I like reliability, but I'm not really a fan of die rolls accompanied by a drastically higher flat modifier. It just sort of feels weird to me.

    Honestly maybe Shadowrun has warped my mentality, but impracticality aside, I actually really like the massive bucket of dice approach - it's easily predictable, but variable enough that it doesn't feel weirdly fixed.

    On the flip side - generally not a fan of leaving everything to a single die roll. E.g. I'd probably hate a game where all damage was just "roll a d4, d6, d8, d10, or d12 as appropriate".

    Spellbound Kingdoms, Ironclaw, and--most popularly--Savage Worlds use a system like that and I like those games quite well (even though Ironclaw is a furry game for dang ol' furries). That dice technique has its strengths and weaknesses but I don't know if those dice systems work for Pathfinder well.

    I'm sure it works well for some people, just not my cup of tea.

    It's like how (albeit less extreme than), while I understand that a lot of people like FATE, I have absolutely zero intention of ever running it.


    In this I am a strange data point:
    I love dice but I do not like to roll a lot of dice unnecessarily.
    I tend to try and buy a new set of dice for every game (if my budget allows and I have a good place to buy them).
    And as such I have a huge bag of dice or lots of cubes or dice to draw from and lose (which drives me crazy).
    I have found at times it is a nice way to start a new campaign as everything is new going forward. (but again $ can get in the way as well as buying a set of dice that are unbalance to roll high or roll low)

    As for the too many dice I think some sort of hybrid system might work better in that for part of it you add extra damage and then at a specific point you add a dice so the max random dice you roll is 3+mods.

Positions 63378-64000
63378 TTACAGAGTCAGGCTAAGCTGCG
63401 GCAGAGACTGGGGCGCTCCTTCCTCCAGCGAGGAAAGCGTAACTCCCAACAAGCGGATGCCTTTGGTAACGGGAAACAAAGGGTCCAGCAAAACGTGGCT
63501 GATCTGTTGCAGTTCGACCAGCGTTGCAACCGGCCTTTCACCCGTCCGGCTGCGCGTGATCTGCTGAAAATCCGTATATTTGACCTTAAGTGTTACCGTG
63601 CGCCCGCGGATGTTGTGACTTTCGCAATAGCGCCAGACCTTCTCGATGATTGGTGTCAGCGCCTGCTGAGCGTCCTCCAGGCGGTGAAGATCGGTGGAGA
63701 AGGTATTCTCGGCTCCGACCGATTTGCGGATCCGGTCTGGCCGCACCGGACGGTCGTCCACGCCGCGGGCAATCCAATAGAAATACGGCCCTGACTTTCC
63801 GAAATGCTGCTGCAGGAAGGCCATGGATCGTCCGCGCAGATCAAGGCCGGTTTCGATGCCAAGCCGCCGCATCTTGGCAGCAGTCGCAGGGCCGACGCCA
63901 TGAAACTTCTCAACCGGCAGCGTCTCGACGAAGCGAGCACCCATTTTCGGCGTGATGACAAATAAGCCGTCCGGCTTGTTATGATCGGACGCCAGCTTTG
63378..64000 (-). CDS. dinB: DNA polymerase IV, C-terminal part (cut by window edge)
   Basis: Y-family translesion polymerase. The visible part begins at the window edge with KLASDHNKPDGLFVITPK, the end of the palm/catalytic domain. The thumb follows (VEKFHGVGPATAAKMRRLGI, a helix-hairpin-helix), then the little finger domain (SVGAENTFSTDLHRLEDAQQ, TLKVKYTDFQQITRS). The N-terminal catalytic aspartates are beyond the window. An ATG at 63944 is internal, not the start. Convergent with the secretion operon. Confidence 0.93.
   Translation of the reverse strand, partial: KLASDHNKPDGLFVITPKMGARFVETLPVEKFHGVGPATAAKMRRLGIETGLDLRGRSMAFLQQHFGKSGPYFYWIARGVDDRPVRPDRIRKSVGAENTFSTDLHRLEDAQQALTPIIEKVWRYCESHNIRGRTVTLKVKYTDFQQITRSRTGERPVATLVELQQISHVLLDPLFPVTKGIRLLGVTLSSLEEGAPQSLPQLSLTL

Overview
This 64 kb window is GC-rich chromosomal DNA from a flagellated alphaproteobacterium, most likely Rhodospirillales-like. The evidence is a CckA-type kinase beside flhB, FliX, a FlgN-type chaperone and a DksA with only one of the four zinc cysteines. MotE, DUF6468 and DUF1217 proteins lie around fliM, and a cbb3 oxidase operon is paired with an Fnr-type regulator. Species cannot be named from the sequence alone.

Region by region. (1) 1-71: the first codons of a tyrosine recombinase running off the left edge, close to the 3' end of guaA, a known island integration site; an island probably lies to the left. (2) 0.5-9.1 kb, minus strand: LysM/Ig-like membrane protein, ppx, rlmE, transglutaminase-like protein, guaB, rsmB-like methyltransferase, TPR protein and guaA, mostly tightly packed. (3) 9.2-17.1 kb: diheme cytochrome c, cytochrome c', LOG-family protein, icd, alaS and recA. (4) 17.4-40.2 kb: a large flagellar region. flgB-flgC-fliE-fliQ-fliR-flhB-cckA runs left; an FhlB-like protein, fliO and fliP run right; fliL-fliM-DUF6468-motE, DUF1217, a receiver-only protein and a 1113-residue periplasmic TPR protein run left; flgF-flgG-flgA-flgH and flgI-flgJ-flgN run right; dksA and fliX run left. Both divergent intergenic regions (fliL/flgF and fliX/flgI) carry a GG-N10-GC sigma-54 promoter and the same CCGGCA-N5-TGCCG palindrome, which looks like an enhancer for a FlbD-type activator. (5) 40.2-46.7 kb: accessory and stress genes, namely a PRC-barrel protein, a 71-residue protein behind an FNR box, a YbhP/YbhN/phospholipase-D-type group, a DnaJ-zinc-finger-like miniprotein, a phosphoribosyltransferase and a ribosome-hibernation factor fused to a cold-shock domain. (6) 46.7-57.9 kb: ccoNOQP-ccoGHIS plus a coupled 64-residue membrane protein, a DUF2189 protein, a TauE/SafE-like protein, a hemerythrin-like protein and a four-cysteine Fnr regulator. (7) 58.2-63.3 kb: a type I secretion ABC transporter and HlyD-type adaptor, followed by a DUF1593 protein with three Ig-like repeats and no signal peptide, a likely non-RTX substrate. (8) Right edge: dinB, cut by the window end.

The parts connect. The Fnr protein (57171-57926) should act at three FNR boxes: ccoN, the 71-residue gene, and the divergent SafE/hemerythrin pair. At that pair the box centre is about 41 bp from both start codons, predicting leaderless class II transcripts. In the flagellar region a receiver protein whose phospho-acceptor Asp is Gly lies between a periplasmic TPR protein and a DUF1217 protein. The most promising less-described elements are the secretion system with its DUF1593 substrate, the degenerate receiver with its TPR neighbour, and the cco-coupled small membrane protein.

As for weapons and magic weapon adding dice; IMHO it might be better to alter the fact that you roll the same die as original. So for example if it is a heavy or 2H weapon your magic adds D6+2, medium weapon D6 or light weapon D6-1 (yes in this case you can get a zero for additional damage).
    If you took this approach it would lessen the vast range that can occur from light to heavy weapons in general.
    You can crunch the numbers if you like and see and even add additional damage at specific point to adjust the results but standardizing the extra magic dice would IMHO help solve a problem I have been seeing talked about. But I also agree it might not be appealing to people also.
    MDC


    Darigaaz the Igniter wrote:
    In addition, it takes a lot longer to add up 6d12+5 than it is to add up 1d8+40.

    Ha! Tell it to a friend of mine.

    She can probably do 1d8+40, but 1d8+39 would be incredibly more difficult.
    Rolling 15d6, at least she can count the dots! :)

    Anyway, no, I'm not a fan of rolling so many dice. I'm still sticking with my original Basic D&D set of 6 dice, plus an extra d6 and d10. If I have to roll for a 10d6 fireball, I roll times the same dice ten times and add up.


    Makarion wrote:
    gwynfrid wrote:
    I really don't like rolling something like 1d8+40 for damage in PF1, it makes the roll pointless. So, I guess I'm in favor of rolling more dice as a better alternative. I can see how it may become tedious, though. In that case, I'd just roll over some app, or roll20.